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US Escalates Tensions With Russia, Expels 35 Officials
Obama says Americans will 'continue to take a variety of actions at a time and place of our choosing, some of which will not be publicised'
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President Barack Obama has sanctioned Russia, expelled 35 Russian officials and shut down two Russian-owned compounds in the US over alleged Russian hacking during the presidential polls, a charge categorically rejected by Moscow which vowed "adequate reprisals".
"All Americans should be alarmed by Russia's actions," Obama said in a statement as he ordered a number of actions in response to the Russia's alleged aggressive harassment of US officials and cyber operations targeting the US election.
"These actions follow repeated private and public warnings that we have issued to the Russian government, and are a necessary and appropriate response to efforts to harm US interests in violation of established international norms of behaviour," he said yesterday.
The executive order issued by Obama provided additional authority for responding to certain cyber activity that seeks to interfere with or undermine US election processes and institutions, or those of its allies or partners.
"Using this new authority, I have sanctioned nine entities and individuals: the GRU and the FSB, two Russian intelligence services; four individual officers of the GRU; and three companies that provided material support to the GRU's cyber operations," he said.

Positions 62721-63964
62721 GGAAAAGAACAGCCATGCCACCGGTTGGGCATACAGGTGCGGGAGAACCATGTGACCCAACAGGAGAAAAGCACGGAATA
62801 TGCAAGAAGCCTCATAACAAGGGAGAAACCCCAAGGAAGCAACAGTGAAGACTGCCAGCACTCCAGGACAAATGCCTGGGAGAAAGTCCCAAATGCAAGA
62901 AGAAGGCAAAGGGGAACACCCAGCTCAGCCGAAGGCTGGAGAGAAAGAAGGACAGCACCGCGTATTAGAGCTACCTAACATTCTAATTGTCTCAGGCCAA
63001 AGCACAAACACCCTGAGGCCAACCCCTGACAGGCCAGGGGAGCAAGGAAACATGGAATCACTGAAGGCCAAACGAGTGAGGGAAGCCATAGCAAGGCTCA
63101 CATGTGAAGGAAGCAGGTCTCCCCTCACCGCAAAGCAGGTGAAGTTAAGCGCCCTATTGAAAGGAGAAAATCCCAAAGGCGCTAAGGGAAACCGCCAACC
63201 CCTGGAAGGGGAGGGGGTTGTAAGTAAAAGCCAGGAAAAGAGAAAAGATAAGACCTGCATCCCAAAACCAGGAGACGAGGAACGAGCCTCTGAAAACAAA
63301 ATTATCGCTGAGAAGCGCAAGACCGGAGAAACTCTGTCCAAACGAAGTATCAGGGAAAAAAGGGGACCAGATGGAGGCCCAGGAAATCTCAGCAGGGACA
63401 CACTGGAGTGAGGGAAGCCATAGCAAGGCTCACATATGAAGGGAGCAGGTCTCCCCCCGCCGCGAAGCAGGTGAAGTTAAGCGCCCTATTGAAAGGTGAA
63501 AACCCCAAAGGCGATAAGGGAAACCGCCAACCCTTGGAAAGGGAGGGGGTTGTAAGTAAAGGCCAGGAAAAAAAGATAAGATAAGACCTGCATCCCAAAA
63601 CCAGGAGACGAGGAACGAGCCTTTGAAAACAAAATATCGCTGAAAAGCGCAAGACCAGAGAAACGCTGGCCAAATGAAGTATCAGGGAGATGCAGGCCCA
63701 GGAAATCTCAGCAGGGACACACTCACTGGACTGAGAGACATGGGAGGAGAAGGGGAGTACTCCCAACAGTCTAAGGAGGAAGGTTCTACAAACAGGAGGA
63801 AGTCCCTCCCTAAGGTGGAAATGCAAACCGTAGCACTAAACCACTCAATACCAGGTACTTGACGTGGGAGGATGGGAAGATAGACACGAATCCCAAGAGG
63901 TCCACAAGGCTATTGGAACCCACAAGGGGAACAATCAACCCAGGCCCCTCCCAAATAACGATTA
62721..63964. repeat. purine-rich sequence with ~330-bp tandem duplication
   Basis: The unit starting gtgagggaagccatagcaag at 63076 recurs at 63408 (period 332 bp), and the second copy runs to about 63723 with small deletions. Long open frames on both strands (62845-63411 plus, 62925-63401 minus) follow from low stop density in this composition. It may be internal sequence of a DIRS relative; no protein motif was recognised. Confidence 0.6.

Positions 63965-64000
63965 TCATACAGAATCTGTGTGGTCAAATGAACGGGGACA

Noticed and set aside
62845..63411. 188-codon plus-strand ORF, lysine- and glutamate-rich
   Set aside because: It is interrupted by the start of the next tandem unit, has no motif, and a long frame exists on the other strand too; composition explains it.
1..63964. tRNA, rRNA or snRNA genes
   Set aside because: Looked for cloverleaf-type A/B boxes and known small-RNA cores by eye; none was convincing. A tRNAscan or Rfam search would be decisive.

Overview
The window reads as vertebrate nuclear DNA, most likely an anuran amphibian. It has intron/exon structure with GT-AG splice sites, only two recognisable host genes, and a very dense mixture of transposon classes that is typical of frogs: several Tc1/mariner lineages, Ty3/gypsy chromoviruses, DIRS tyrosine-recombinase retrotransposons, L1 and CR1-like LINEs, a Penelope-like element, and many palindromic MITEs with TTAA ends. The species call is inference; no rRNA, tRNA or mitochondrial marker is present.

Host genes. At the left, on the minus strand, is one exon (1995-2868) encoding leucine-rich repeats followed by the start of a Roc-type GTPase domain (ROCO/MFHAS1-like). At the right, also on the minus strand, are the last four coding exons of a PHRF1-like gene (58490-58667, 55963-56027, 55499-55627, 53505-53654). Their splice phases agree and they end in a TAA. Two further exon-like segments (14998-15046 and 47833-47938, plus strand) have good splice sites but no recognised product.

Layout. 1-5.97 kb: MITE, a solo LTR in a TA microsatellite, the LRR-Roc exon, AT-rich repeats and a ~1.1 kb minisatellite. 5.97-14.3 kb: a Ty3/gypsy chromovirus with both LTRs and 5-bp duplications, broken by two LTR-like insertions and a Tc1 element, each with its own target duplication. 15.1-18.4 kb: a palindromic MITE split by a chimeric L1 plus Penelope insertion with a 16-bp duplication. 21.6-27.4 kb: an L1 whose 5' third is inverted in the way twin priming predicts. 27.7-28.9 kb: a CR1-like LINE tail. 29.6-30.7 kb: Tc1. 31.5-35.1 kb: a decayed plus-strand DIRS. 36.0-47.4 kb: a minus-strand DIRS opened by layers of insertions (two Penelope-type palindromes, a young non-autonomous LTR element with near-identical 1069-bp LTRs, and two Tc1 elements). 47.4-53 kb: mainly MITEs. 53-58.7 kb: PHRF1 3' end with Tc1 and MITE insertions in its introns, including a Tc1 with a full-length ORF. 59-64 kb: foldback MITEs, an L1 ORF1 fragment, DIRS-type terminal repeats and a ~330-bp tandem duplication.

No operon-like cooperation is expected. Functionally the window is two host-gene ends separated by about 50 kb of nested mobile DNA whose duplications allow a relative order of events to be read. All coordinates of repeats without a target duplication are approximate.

"In addition, the Secretary of the Treasury is designating two Russian individuals for using cyber-enabled means to cause misappropriation of funds and personal identifying information. The State Department is also shutting down two Russian compounds, in Maryland and New York, used by Russian personnel for intelligence-related purposes, and is declaring 'persona non grata' 35 Russian intelligence operatives," Obama said.
"Finally, the Department of Homeland Security and the Federal Bureau of Investigation are releasing declassified technical information on Russian civilian and military intelligence service cyber activity, to help network defenders in the US and abroad identify, detect, and disrupt Russia's global campaign of malicious cyber activities," he said.
Obama said these actions are not the sum total of US response to Russia's aggressive activities. "We will continue to take a variety of actions at a time and place of our choosing, some of which will not be publicised," he said.
"In addition to holding Russia accountable for what it has done, the United States and friends and allies around the world must work together to oppose Russia's efforts to undermine established international norms of behaviour, and interfere with democratic governance," Obama said.
Commenting on the US sanctions, Kremlin spokesman Dmitry Peskov accused Washington of trying to destroy ties by making "unfounded" allegations of interference in the US election.
"We categorically reject the unfounded assertions and accusations made about Russia," Peskov was quoted as saying by the Ria-Novosti news agency.
The US wants to "definitively destroy US-Russia relations which have already reached a low," Peskov said, adding Russia will "react in an adequate manner based on the principles of reciprocity."